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Art History in schools, important or not?

 
 
Reply Mon 17 Oct, 2016 08:28 pm
I just read an article that sings to me, but others here may disagree on the matter of teaching children/teens about art, given all the difficulties of keeping education going these days.

Give it a read if you are even mildly interested, eh? The article is from a British newspaper, The Guardian; it's apparently being cut from their schools and people are reacting..

https://www.theguardian.com/artanddesign/2016/oct/17/cornelia-parker-stuart-maconie-and-more-on-the-axing-of-a-level-art-history


My first art class was in kindergarten in the half semester I was enrolled. Finger painting was fun! And that was about it for the next fifteen or so years.

My parents did buy me a coloring book when we lived a short time in northern Virgina, from a drugstore in Fairfax. Very odd that I remember that so specifically as I was five. I also had crayons at some point, and that might have been when.
I do have a faint memory of being taught to cut out some stuff on colored paper, perhaps in third grade.

My small high school did have an art teacher, but I was all busily into biology, chemistry, latin to kill you (4 years), and so on. (Sorry I didn't break that up with French..).

Two things brought me to art - I liked posters that were sold in Campbell's Bookstore in west LA. And my first lover, thank you, Michael, who introduced me to a lot of art I'd never heard of. I've since been co-owner of two galleries, 25 years apart, experiences that I savor, what'ere any difficulties.

So, what? I tripped into enjoying art without special classes, but nevertheless, I agree with the people in the article.

And you?

 
Sturgis
 
  2  
Reply Mon 17 Oct, 2016 09:39 pm
Art history and art in general are important for young people, as is music and the others arts. They bring about a more rounded education, view and understanding of the world. It's a reason why field trips to museums are important, even though in many places there are no nearby museums for such one-day excursions.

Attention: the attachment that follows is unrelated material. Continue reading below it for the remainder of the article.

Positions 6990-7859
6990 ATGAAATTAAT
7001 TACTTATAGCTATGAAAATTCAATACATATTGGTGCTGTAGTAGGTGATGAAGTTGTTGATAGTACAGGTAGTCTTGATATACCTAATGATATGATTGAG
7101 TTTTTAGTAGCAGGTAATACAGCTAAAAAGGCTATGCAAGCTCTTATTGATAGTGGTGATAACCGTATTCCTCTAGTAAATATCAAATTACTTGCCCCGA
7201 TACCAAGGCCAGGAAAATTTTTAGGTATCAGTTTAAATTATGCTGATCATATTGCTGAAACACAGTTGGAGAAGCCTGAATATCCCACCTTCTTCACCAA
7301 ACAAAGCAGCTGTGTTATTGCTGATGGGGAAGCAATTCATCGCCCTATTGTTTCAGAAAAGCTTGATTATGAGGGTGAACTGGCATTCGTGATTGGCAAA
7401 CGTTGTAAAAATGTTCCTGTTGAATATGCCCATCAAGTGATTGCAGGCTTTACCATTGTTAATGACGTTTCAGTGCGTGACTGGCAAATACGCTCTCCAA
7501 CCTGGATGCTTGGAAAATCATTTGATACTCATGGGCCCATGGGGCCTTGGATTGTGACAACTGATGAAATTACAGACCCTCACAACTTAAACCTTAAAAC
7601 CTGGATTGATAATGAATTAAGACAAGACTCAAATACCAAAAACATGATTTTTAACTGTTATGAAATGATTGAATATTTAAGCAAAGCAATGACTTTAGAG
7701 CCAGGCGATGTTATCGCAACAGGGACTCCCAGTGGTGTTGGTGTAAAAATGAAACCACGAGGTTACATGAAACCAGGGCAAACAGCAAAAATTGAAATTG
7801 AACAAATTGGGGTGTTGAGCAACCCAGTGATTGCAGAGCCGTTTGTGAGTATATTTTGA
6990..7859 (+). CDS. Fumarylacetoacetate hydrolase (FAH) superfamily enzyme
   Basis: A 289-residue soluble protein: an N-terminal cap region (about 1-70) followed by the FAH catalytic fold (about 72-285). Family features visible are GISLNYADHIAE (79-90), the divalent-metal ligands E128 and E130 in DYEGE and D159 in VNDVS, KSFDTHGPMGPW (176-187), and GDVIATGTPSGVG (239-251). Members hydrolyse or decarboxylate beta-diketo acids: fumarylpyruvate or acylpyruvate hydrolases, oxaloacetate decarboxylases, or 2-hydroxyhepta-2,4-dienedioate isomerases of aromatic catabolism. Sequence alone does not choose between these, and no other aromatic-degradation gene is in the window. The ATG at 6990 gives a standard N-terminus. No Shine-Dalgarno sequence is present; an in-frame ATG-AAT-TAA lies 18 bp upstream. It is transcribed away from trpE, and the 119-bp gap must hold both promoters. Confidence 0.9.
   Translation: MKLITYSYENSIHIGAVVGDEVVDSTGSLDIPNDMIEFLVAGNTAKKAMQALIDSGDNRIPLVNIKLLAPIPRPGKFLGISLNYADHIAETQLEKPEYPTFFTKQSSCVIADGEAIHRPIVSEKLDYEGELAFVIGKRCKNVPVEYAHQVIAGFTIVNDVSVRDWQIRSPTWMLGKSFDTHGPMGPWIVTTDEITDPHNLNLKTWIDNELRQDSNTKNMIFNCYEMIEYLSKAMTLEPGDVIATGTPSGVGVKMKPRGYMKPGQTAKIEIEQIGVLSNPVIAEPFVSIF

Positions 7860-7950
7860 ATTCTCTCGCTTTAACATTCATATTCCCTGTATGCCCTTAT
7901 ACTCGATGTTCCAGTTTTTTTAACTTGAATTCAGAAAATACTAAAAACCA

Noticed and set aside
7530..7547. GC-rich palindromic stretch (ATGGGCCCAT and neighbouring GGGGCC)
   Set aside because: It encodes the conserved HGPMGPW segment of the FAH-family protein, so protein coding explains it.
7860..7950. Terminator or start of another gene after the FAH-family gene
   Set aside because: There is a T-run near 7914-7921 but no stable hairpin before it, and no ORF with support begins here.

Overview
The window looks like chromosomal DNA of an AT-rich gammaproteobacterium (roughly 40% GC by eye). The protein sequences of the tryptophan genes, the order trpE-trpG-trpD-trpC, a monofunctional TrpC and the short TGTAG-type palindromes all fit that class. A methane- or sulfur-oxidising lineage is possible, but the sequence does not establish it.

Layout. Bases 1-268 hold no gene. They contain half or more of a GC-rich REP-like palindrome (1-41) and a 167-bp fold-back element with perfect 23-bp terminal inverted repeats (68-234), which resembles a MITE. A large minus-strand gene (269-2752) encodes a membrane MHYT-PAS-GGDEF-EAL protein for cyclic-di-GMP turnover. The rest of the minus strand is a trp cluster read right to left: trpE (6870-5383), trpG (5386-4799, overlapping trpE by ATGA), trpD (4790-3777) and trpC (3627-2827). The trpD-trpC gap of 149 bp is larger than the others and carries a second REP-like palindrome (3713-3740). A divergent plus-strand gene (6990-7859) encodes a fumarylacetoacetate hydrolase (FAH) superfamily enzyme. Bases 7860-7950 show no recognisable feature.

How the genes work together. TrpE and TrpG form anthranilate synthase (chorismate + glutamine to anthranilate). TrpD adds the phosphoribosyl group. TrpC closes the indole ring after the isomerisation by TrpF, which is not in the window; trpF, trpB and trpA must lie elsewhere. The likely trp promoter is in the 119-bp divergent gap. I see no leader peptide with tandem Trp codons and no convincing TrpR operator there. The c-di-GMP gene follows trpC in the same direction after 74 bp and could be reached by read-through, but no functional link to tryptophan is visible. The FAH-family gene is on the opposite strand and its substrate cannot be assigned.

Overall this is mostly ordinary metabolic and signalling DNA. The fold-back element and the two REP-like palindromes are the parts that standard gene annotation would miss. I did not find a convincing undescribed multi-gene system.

Unfortunately for most, these items are being pared back or completely cut in many districts. When budget cuts are involved, these are easy to remove since the focus tends towards math, English, history and science.

Two related articles show that here in the States, this is not a new phenomenon. It has however increased greatly since 2008. According to the article from US News & World Report, there has been an 80% cut in school funding.

www.usnews.com/opinion/articles/2014/04/28/music-art-and-language-programs-in-schools-have-long-lasting-benefits

www.musicparentsguide.com/2015/08/28/the-truth-about-why-music-is-cut-from-schools-and-what-we-can-do-about-it/


We as a nation cannot afford to refuse our young people, our future, their right to have access to art, music and the other arts. No nation can. If this is continued to be allowed, a very hollow future will be the result.
saab
 
  2  
Reply Tue 18 Oct, 2016 12:59 am
Life is not just mathematics, chemestry and sience.
Just like sports are important for the body we need something for our mind (just or even more important) We need history, art, litterature and music education to develope our minds.
0 Replies
 
dalehileman
 
  -1  
Reply Tue 18 Oct, 2016 01:11 pm
@ossobucotemp,
I was gonna respond, "Sure it is Oss," but then noted who wrote the OP, concluding you'd like a response a bit more complex
0 Replies
 
boomerang
 
  2  
Reply Wed 19 Oct, 2016 06:49 am
@ossobucotemp,
Bookmark.

I used to use "tags" to bookmark but I can't do that anymore....
selectmytutor
 
  -2  
Reply Thu 20 Oct, 2016 04:11 am
@ossobucotemp,
I think that it's good for the students to learn about art history because it is not necessary to learn only math and physics.
0 Replies
 
engineer
 
  3  
Reply Thu 20 Oct, 2016 07:42 am
@ossobucotemp,
I think early education should be very broad. You never know which spark will start a fire. My oldest was an elementary school whiz bang in math and science, did it effortlessly. In his music class, everyone had to learn a song on the recorder and the winners in each elementary school would be invited to a performance of the state symphony orchestra. He went after it with a passion and earned one of those spots. When he saw the orchestra, he fell in love with the violins. Today, he is a concert violinist. Without that early school exposure, his engineer parents would have funneled him into the family profession (and I'll admit I had a few discussions about how engineers can play music on the side). The reality is that he would have never enjoyed doing what I do. That early exposure to music showed him something that I never would have.
0 Replies
 
dalehileman
 
  1  
Reply Thu 20 Oct, 2016 11:51 am
@boomerang,
Quote:
can't do that anymore....
Me nuther Boom but it's 'cause don't 'member how
0 Replies
 
Cressyberta
 
  0  
Reply Sun 20 Nov, 2016 11:08 pm
@Sturgis,
Yes it is good to inform your kids about art history. So that they also take some interest towards it.
0 Replies
 
 

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